LOUISVILLE, KY (WAVE) – The good-byes are beginning. After weeks of it being a possibility, it is now official: the Superintendent of Jefferson County Public Schools has a new job and is moving away from the Derby City.
Superintendent Doctor Sheldon Berman came to Louisville for the 2007-2008 school year, but the 2010-2011 school year may have been his – and the district's – most turbulent.
It all started on the very first day of school, when some students didn't get home until 9:00 p.m.; continued again with news that JCPS has some of the worst performing schools in the Commonwealth. The controversial student assignment plan played out in a courtroom -- and in Frankfort.
In the middle of the school year, the school board basically fired Dr. Berman, then considered taking it back; but now there's no turning back: Berman will be gone in about three months.
"It's very sad to leave Louisville," Dr. Berman said.
Doctor Berman is trading the Derby City for Eugene, Oregon where he'll lead a much smaller school district. The day after the dust settled from the official word, WAVE 3 News talked to him about moving on.
When asked if it was a difficult decision, Berman said, "Let's just say it's always hard to move from a place where you feel a strong commitment and strong sense of connection, so it's always challenging."
The JCPS board considered a change of heart – and possibly a re-vote to keep Berman here after his contract runs out, but before that could be put on the table, he made that impossible by saying he was done here after a 3-year run he calls a success.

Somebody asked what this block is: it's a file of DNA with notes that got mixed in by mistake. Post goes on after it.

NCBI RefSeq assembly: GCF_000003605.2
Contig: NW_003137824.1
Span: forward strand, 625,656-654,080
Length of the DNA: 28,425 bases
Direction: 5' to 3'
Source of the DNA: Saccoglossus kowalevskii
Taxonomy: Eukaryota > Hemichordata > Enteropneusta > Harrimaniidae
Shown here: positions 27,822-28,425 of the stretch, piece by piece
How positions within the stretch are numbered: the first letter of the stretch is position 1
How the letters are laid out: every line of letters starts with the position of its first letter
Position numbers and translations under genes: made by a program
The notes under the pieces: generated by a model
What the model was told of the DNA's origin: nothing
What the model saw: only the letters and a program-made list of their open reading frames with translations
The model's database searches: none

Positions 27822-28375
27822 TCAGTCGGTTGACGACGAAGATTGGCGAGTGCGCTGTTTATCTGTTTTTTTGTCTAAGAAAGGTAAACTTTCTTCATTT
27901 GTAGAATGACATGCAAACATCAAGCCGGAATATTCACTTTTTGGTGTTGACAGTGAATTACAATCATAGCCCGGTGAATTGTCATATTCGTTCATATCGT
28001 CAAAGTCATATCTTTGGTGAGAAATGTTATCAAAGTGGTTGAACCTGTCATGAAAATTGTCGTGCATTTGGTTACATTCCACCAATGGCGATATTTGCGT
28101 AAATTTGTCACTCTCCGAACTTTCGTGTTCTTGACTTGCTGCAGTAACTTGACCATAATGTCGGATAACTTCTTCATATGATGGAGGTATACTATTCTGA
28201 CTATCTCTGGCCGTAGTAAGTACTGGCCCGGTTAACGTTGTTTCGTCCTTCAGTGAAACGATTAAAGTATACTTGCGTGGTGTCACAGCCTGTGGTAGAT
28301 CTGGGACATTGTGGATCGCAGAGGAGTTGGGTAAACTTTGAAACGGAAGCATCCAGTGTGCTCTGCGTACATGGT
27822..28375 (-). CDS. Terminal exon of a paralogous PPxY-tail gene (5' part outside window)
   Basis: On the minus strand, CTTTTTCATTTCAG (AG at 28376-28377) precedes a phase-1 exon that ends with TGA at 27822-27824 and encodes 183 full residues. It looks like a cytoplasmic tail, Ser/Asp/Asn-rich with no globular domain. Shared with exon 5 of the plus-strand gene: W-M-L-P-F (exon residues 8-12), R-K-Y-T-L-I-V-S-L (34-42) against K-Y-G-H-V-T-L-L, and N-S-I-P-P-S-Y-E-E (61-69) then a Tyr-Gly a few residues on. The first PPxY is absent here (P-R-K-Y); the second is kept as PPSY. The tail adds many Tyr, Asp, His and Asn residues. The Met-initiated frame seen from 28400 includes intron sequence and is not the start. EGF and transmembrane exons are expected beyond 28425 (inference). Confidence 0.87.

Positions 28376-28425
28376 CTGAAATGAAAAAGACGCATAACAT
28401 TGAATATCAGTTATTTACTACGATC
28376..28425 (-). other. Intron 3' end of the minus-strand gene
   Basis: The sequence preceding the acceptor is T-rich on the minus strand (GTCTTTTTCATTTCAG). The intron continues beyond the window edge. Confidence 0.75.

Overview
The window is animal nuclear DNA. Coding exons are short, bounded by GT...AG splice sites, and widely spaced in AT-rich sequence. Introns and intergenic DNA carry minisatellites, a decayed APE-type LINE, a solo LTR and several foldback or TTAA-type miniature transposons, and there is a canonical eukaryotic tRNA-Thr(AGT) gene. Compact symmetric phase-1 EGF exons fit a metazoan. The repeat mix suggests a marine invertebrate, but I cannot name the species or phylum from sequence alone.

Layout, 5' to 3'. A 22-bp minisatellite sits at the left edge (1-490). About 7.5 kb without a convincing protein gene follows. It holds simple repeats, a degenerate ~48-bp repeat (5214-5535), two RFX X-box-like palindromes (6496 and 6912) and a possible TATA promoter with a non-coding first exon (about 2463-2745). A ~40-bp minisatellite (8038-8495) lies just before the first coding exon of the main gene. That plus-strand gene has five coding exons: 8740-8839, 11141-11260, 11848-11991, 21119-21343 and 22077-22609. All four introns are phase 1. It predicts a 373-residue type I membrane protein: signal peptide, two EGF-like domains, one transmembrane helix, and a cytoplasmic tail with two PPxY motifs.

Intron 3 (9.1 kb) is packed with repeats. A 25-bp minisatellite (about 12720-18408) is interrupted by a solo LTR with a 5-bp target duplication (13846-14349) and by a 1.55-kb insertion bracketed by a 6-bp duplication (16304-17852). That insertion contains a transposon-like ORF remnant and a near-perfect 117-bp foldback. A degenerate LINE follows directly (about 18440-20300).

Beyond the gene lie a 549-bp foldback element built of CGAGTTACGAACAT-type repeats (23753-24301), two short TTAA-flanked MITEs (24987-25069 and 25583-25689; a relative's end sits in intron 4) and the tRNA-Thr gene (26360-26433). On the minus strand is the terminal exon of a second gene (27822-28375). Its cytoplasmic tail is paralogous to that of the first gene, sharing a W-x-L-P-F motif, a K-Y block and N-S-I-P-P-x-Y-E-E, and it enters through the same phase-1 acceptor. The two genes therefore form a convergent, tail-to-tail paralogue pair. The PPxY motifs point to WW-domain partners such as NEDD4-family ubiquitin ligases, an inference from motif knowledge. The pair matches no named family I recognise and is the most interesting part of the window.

"The changes that we've put in place have been extraordinary, everything from reducing class size to nurses in school to restructuring practically every curriculum area and restructuring high schools and career themes," Dr. Berman said.
When asked what he's least proud of here, he said, "Well, I think my saddest moment will be packing up and moving so that'll be one."
"I don't know if people realize how much of a gift this school system is to the city," Dr. Berman said.
But some students and parents wish part of that gift came with a return policy. A rocky school year included more controversy and legal battles with the student assignment plan, test scores, and busing.
While Dr. Berman says he'll focus on the good, like restructuring schools and shrinking class sizes; but will he have good thoughts about his time at JCPS?
"We've had some bumps along the road. You know you can't hold on to those things; you just have to move on and have to know that people do what they do for whatever reason and they may have made the wrong judgment, but that's too late to have regrets," Dr. Berman said.
No matter the feelings, Dr. Berman believes JCPS will thrive without his leadership.
"I think they're going to see tests and scores go up over time, I think that they'll see the diversity plan we put in work," Dr. Berman said.
His last day is technically June 30, unless he chooses to pad out his time here with vacation and personal days.
"I'll do the best to create a transition here," Dr. Berman said.
He starts in Eugene on July 1, and will be consulted on their 2011-2012 school year.
School board members there call Berman a "visionary educational leader," and say he'll be an excellent fit for Eugene.
Berman will make trips before July 1 to help with the budget process.
JCPS Board members voted 5-2 in November of 2010 not to renew his contract. It expires on June 30. A national search for his replacement is underway.